How The UK Would Prosper With A European Union Exit

Britain's PM Cameron addresses a news conference during a EU leaders summit in Brussels
Reuters/Francois Lenoir

Britain has nothing to lose and everything to gain from leaving the European Union. A seamless Brexit could even spark a free market “chain reaction” across the continent, driving the likes of Denmark and Sweden to take control of their own destiny.

Politicians from Switzerland and Iceland’s largest parties claim the UK would be able to stand on its own outside of the EU, successfully trading with Europe while at the same time broadening its ability to meet market demand around the world.

The Daily Telegraph reports Thomas Aeschi, of the Swiss People’s Party and a former banker at Credit Suisse, said that the UK’s exit could see the bloc move in a more protectionist direction, harming its remaining members.

“There are certainly some countries that are on the line, waiting to see how the EU develops. If the UK were to leave, it could trigger some a chain reaction,” he said, noting that Denmark and Sweden “would at least start reconsidering their relationship with the EU”.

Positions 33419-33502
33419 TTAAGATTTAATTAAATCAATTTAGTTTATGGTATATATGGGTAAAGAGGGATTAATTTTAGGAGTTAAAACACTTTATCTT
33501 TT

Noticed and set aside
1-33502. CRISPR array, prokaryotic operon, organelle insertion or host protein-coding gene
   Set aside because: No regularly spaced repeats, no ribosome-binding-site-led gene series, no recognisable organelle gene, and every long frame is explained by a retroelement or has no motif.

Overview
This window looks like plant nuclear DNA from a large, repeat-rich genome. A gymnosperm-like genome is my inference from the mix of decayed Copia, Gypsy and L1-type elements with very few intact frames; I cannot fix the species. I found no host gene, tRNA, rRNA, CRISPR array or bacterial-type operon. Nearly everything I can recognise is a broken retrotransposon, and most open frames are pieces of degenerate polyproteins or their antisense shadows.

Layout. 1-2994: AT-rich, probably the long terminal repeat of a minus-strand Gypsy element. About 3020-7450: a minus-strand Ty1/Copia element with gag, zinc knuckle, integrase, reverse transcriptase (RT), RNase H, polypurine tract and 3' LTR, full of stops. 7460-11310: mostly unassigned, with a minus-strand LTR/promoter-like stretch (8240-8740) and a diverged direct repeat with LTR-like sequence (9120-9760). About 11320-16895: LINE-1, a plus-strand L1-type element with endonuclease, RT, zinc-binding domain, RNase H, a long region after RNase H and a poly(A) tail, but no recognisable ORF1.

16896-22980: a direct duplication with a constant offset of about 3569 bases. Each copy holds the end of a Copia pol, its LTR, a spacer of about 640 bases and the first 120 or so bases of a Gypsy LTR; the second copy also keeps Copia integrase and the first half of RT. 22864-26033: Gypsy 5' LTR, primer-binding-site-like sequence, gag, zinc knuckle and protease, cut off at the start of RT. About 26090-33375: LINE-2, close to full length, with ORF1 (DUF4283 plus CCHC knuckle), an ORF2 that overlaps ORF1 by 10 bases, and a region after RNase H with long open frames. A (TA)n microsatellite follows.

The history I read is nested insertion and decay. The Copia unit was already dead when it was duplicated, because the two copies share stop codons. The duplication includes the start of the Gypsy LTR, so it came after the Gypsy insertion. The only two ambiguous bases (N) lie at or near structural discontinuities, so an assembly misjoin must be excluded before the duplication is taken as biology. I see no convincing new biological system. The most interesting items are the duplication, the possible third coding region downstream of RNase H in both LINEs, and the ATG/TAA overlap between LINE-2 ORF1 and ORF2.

A British departure could have a domino effect across the rest of the bloc, encouraging other nations to seek their own independence and boost economic growth.

Mr Aeschi and Guthlaugur Thor Thordarson, of Iceland’s Independence Party, invited Britain to rejoin the European Free Trade Association (EFTA), of which the UK was a founding member.

Its members – Iceland, Switzerland, Norway, and Liechtenstein – enjoy access to the EU’s common market, but are not subjected to the same political controls imposed by Brussels.

According to the Telegraph, Mr Thordarson, formerly Iceland’s minister of health, said that the EU had “lacked the drive” to liberalise trade around the world and move towards lowering trade barriers across the globe.

The EU has declined in importance as a trade destination for the UK, with just 45.3 per cent of its goods exports headed to the political union in May, down from a peak of 66 per cent in the early 2000s.

With the EU “on course to become a minority market for UK goods exports”, according to Martin Beck, of Oxford Economics, the ability to make trade arrangements with non-EU economies is of increasing importance.

UK Prime Minister David Cameron has promised a referendum on EU membership will take place before the end of 2017

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